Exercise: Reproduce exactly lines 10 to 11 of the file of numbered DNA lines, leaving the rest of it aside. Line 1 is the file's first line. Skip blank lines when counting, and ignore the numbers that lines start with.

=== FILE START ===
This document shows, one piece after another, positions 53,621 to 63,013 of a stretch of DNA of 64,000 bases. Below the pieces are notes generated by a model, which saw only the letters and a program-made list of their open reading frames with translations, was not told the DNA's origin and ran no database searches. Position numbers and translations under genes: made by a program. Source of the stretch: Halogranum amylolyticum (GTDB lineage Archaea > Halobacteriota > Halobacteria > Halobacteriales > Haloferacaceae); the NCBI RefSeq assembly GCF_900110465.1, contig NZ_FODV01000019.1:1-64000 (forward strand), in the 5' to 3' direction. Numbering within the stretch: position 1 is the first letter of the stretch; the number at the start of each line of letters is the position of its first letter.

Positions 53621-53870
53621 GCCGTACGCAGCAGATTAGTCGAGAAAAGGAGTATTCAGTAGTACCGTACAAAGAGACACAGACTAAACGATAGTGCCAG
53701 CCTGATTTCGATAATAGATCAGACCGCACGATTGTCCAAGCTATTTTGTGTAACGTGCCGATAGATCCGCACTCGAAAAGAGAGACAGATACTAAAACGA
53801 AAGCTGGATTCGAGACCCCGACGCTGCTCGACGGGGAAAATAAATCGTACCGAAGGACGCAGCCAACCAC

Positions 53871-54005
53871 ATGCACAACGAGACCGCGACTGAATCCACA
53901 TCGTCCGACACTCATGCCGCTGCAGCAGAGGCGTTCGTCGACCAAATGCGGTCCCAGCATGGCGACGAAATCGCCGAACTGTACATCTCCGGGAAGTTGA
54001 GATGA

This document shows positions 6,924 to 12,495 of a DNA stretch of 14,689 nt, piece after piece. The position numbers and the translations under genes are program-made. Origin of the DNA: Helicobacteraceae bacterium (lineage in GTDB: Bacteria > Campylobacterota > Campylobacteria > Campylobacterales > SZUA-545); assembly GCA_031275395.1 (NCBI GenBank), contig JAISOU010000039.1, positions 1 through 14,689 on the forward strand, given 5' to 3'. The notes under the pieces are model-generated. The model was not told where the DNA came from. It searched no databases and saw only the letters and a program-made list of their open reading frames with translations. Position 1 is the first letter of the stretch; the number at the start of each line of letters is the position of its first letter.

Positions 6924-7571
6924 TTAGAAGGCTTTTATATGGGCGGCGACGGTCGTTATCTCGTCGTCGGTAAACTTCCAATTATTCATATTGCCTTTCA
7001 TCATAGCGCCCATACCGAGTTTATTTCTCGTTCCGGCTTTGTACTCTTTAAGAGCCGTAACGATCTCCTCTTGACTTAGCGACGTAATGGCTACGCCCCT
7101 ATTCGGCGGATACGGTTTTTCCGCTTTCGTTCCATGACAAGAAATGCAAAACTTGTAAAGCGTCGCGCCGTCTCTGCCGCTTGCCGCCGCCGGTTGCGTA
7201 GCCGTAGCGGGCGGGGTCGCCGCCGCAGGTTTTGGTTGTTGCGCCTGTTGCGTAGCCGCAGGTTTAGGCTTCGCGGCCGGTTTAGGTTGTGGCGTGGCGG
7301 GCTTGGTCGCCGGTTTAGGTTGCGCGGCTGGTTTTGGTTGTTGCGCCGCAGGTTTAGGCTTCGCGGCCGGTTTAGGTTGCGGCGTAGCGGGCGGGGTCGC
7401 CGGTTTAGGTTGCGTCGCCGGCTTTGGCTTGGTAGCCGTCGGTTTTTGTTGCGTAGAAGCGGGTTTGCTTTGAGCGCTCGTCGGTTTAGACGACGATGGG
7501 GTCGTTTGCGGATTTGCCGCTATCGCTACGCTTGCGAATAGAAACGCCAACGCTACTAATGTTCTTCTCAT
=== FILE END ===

This document shows positions 6,924 to 12,495 of a DNA stretch of 14,689 nt, piece after piece. The position numbers and the translations under genes are program-made. Origin of the DNA: Helicobacteraceae bacterium (lineage in GTDB: Bacteria > Campylobacterota > Campylobacteria > Campylobacterales > SZUA-545); assembly GCA_031275395.1 (NCBI GenBank), contig JAISOU010000039.1, positions 1 through 14,689 on the forward strand, given 5' to 3'. The notes under the pieces are model-generated. The model was not told where the DNA came from. It searched no databases and saw only the letters and a program-made list of their open reading frames with translations. Position 1 is the first letter of the stretch; the number at the start of each line of letters is the position of its first letter.

Positions 6924-7571